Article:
camellia (Franklinia), and extinction in “near time” (that is, after paleoindian arrival) of the once-widespread Critchfield spruce may all be attributed to the advent of the fire-makers (Martin, in press). Given the sequence of loss in their pocket reserves, it would seem that Critchfield spruce was the least heat- and drought-tolerant of the bunch, followed by Franklinia, which now thrives in cultivation in the midAtlantic states. Next comes T. tax, followed by Florida yew, which is not yet sickly in its Florida refuge but is doing a poor job of reproducing. “Left behind in near time” may thus be a syndrome that applies to a number of extinct, imperiled, and soon-to-beimperiled plants, and perhaps to small, isolated populations of species that are not themselves in danger of extinction. How might this awareness alter our conservation options as climate shifts? By assisting the migration of Torreya taxifolia now, we can help to shape a better next chapter for this beleaguered tree and, perhaps, many other plants.
Let’s get started

The first opportunity to begin collecting T. tax seed at the Biltmore Gardens of Asheville (supervised by the Biltmore’s Bill Alexander and local activist Lee Barnes) will be autumn 2005. Those who would volunteer their time, their students, or their forested properties in this historic effort to rewild T. tax—and thus to test the efficacy and pitfalls of the first intentional assisted migration of an imperiled plant in a warming world—are encouraged to visit www.TorreyaGuardians.org. is the author of three books, including The Ghosts of Evolution. Paul Martin, Emeritus Professor of Geosciences at the Desert Laboratory of the University of Arizona in Tucson, is the author of many articles and books including Twilight of the Mammoths: What Caused the Extinctions of America’s Largest Mammals? (forthcoming from the University of California Press).
Connie Barlow

We wish to thank all those who informally discussed options for T. tax this past year through email exchange, especially Hazel Delcourt, Peter White, Mark Schwartz, Anathea Brooks, David Jarzen, Bill Alexander, Lee Barnes, Stan Simpkins, Rob Nicholson, Peter Wharton, Leigh Brooks, Brian Keel, John Johnson, Sharon Hermann, Paul Spitzer, Ron Determann, and Carol Helton Denhof.
ACKNOWLEDGMENTS SOURCES CITED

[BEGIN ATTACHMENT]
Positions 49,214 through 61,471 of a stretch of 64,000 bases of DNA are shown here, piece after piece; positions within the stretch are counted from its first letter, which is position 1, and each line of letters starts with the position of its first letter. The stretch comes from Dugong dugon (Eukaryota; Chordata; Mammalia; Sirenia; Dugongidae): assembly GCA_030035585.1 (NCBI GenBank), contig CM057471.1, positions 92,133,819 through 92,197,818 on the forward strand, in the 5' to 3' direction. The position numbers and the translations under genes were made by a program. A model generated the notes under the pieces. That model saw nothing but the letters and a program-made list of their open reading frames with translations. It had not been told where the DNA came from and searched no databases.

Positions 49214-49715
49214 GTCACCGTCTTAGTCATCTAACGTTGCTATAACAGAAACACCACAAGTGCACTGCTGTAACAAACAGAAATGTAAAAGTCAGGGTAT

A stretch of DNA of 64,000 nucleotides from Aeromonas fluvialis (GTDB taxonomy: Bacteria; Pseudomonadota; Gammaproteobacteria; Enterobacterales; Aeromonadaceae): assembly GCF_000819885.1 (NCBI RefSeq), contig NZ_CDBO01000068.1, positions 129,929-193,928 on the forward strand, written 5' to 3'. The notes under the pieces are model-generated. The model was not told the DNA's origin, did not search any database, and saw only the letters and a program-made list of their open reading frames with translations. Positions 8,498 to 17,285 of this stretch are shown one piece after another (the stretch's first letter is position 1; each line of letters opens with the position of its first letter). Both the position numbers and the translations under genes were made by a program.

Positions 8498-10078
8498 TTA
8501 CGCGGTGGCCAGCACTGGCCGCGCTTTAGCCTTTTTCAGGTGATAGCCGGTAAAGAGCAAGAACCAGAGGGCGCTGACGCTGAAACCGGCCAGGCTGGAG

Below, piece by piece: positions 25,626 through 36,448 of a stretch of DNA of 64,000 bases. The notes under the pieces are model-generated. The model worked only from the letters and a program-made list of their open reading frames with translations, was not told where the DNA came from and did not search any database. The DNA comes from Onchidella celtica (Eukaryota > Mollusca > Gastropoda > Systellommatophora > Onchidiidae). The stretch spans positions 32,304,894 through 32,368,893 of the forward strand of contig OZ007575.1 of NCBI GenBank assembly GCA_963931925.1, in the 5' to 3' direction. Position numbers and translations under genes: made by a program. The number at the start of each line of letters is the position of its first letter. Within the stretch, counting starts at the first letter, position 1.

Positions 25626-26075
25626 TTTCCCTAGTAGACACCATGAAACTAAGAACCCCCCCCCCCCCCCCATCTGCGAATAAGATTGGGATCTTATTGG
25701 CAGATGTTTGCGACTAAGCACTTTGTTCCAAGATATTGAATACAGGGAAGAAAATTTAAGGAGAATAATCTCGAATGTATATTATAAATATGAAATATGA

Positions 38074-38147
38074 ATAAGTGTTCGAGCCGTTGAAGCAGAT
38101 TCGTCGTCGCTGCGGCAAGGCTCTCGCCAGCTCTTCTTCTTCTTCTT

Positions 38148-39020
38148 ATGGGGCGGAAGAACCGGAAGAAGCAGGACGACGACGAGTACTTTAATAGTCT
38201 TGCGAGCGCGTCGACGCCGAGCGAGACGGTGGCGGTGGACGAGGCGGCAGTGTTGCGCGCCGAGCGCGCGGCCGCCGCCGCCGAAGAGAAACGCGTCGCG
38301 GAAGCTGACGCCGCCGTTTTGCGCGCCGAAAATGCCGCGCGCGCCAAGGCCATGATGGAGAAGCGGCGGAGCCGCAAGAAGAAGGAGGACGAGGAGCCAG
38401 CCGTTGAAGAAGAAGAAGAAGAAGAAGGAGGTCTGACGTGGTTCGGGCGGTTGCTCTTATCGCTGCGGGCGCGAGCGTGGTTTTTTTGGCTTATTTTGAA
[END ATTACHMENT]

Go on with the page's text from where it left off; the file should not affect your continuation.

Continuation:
FALL/WINTER 2004–2005

WILD EARTH

55

Barlow, Connie. 1999. Rewilding for evolution. Wild Earth 9(1) (spring): 53–56. ———. 2001. The Ghosts of Evolution. New York: Basic Books. Delcourt, Hazel. 2002. Forests in Peril: Tracking Deciduous Trees from Ice Age Refuges into the Greenhouse World. Blacksburg, VA: McDonald and Woodward Publishers. Foreman, Dave. 2004. Rewilding North America. Washington, D.C.: Island Press. Keel, Brian G. 2004. Climate change and assisted migration of at-risk orchids. In Barry W. Walsh, ed., Proceedings of the Second International Orchid Conservation Congress. Sarasota, FL, May 16–21, 2004 Selbyana 25(2). Martin, Paul S. 1957. The Pleistocene history of temperate biotas in Mexico and eastern United States. Ecology 38(3): 468–80. ———. In press. Twilight of the Mammoths: What Caused the Extinctions of America’s Largest Mammals? Berkeley: University of California Press. Martin, Paul S. and R. G. Klein, eds. 1984. Quaternary Extinctions, a Prehistoric Revolution. Tucson: University of Arizona Press. Martin, Paul S. and Christine R. Szuter. 1999. War zones and game sinks in Lewis and Clark’s West. Conservation Biology 13: 36–45 Nature Conservancy, Florida Chapter. 1997. Apalachicola Bluffs and Ravines Preserve: Garden of Eden Trail Guide. Pamphlet. Nicholson, Rob. 1990. Chasing ghosts: The steep ravines along Florida’s Apalachicola River hide the last survivors of a dying tree species (Torreya taxifolia). Natural History (December): 8–13. ———. 2002. Conservation of Torreya taxifolia. www.smith.edu/garden/Academics/acadtorreya.html Robinson, G. S. 2003. Landscape paleoecology and Late Quaternary extinctions in the Hudson Valley. Ph.D. dissertation, Department of Biological Sciences, Fordham University, New York. 151 pages. (Accepted for publication by Ecological Monographs.) Soulé, Michael and Reed Noss. 1998. Rewilding and biodiversity as complementary goals for continental conservation. Wild Earth 8(3) (fall): 18–28. Wharton, Peter, 2004. Personal correspondence, email, 2 April 2004.

56

WILD EARTH

FALL/WINTER 2004–2005